Designed to address the needs of those engineers, designers, and manufacturers seeking a high-quality functional prototyping or short-run production tool, the benchtop system features a modular 165 x 165 x 300mm build chamber and powerful 10W fiber laser, which according to the firm’s CEO Max Lobovsky, make it an attractive low-cost SLS entry point.
“The Form 1 redefined SLA printing for the AM industry ten years ago, and now the Fuse 1 is bringing the same reliability and accessibility standard that Formlabs customers expect,” Lobovsky said at the time. “SLS 3D printing shouldn’t be solely for those with big budgets, it needs to be accessible so all companies can benefit from the design freedom and high productivity it provides.”
Concrete 3D printing ramps up
Over in the construction sector, January saw 3D printing use scaled to new heights, with Larsen & Toubro Construction leveraging it to erect India’s first two-storey building. Built from locally-sourced materials with a large-format COBOD system, the robust structure featured vertical reinforcement bars as well as welded mesh distributors, and ultimately proved compliant with the country’s building codes.
That month, Italian 3D printer manufacturer WASP also announced it had completed the build of its unique ‘TECLA’ organic house. Designed by Mario Cucinella Architects, the sustainable dome-shaped structure was constructed from all-natural feedstock, and built as a proof-of-concept and blueprint for a newly-sustainable housing model.
Elsewhere, Aectual revealed that it would be taking a different approach to additive manufactured architecture, by launching its own online 3D printing service. Unveiled at CES 2021, the beta platform initially offered users the chance to order custom household design elements, such as panelling, fixtures or flooring made from eco-friendly materials.
At launch, Aectual’s Co-founder Hedwig Heinsman, said the platform would “enable world-class architects, designers and brands to realize their own bespoke designs on-demand, at any scale, in any building and to create truly unique 100% sustainable products, without being slowed down by extensive prototyping.”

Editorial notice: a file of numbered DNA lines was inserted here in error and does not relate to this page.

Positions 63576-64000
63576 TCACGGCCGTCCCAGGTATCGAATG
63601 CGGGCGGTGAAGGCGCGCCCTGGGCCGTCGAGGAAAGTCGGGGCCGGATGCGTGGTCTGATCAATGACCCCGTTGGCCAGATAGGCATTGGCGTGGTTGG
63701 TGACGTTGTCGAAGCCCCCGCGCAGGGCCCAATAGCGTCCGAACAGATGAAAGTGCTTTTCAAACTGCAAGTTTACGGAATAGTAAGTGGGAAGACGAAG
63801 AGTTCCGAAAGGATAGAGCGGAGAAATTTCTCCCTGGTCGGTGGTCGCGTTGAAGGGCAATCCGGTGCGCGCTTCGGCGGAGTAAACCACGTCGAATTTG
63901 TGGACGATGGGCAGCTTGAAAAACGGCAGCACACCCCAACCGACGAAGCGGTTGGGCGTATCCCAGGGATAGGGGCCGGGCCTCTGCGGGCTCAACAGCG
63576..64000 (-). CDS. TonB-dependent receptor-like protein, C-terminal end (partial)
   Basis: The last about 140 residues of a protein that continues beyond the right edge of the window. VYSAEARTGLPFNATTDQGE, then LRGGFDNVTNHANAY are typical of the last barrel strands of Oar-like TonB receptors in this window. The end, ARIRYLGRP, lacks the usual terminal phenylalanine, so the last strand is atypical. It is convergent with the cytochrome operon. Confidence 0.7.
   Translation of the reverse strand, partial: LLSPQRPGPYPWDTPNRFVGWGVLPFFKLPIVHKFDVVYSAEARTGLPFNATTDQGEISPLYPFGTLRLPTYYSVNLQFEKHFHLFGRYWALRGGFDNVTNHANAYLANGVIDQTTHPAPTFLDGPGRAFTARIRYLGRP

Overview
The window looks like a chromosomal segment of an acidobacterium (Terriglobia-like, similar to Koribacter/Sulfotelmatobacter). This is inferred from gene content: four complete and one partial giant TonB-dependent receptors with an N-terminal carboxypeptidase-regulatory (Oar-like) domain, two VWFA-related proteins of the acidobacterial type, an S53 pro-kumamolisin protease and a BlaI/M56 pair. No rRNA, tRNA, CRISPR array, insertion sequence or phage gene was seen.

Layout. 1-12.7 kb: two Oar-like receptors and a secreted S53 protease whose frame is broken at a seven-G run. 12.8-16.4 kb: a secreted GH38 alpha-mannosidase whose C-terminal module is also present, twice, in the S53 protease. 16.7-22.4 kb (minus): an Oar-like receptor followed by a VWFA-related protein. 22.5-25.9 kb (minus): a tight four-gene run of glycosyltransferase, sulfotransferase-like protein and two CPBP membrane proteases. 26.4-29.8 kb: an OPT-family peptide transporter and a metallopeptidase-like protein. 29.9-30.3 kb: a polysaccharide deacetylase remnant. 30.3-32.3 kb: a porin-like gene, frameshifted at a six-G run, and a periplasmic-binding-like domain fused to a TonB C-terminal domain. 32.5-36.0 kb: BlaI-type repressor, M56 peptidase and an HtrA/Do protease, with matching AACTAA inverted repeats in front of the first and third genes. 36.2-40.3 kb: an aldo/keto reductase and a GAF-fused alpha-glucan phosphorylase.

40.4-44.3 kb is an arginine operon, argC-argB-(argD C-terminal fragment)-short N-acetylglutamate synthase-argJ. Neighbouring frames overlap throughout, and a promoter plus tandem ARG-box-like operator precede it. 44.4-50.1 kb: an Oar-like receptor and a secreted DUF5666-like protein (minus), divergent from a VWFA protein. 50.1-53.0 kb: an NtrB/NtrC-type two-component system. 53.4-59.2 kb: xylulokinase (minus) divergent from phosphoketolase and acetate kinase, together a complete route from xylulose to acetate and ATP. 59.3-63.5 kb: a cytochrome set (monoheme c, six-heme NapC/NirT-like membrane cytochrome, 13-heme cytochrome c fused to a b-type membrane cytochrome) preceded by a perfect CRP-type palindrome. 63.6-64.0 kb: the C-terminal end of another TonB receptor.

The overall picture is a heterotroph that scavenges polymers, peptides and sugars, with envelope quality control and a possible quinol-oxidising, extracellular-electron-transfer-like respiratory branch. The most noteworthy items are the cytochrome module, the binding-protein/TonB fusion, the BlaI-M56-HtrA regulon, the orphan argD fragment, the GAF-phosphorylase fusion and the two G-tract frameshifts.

Sustainable production progresses
In similarly sustainability-related news, polymer manufacturer INEOS Styrolution developed a styrenics-based 3D printing powder, with the potential to provide users with 67% energy savings compared to PA12. Created as part of its ‘PolySLS’ project, the firm said the material could go into mass-production, but this would depend on further testing, as well as product demand and its overall capacity.
On the flipside, researchers at the Universidade NOVA de Lisboa (UNIDEMI) also highlighted the lack of circularity that goes into creating such materials. Following an in-depth literary review, the team found that industrial waste is rarely re-used in 3D printing, yet doing so could net manufacturers both profitability and sustainability gains.
“Plastic waste seems to be the material that’s often a point of interest in studies, and a few have identified possible avenues for having industrial symbiosis networks within the AM industry,” stated the researchers in their paper. “This could be more profitable and achieve a real positive impact on our planet.”
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Featured image shows the row of EnvisionOne 3D printers used by PrintParts to fabricate COVID-19 nasal testing swabs in NYC. Photo via PostProcess.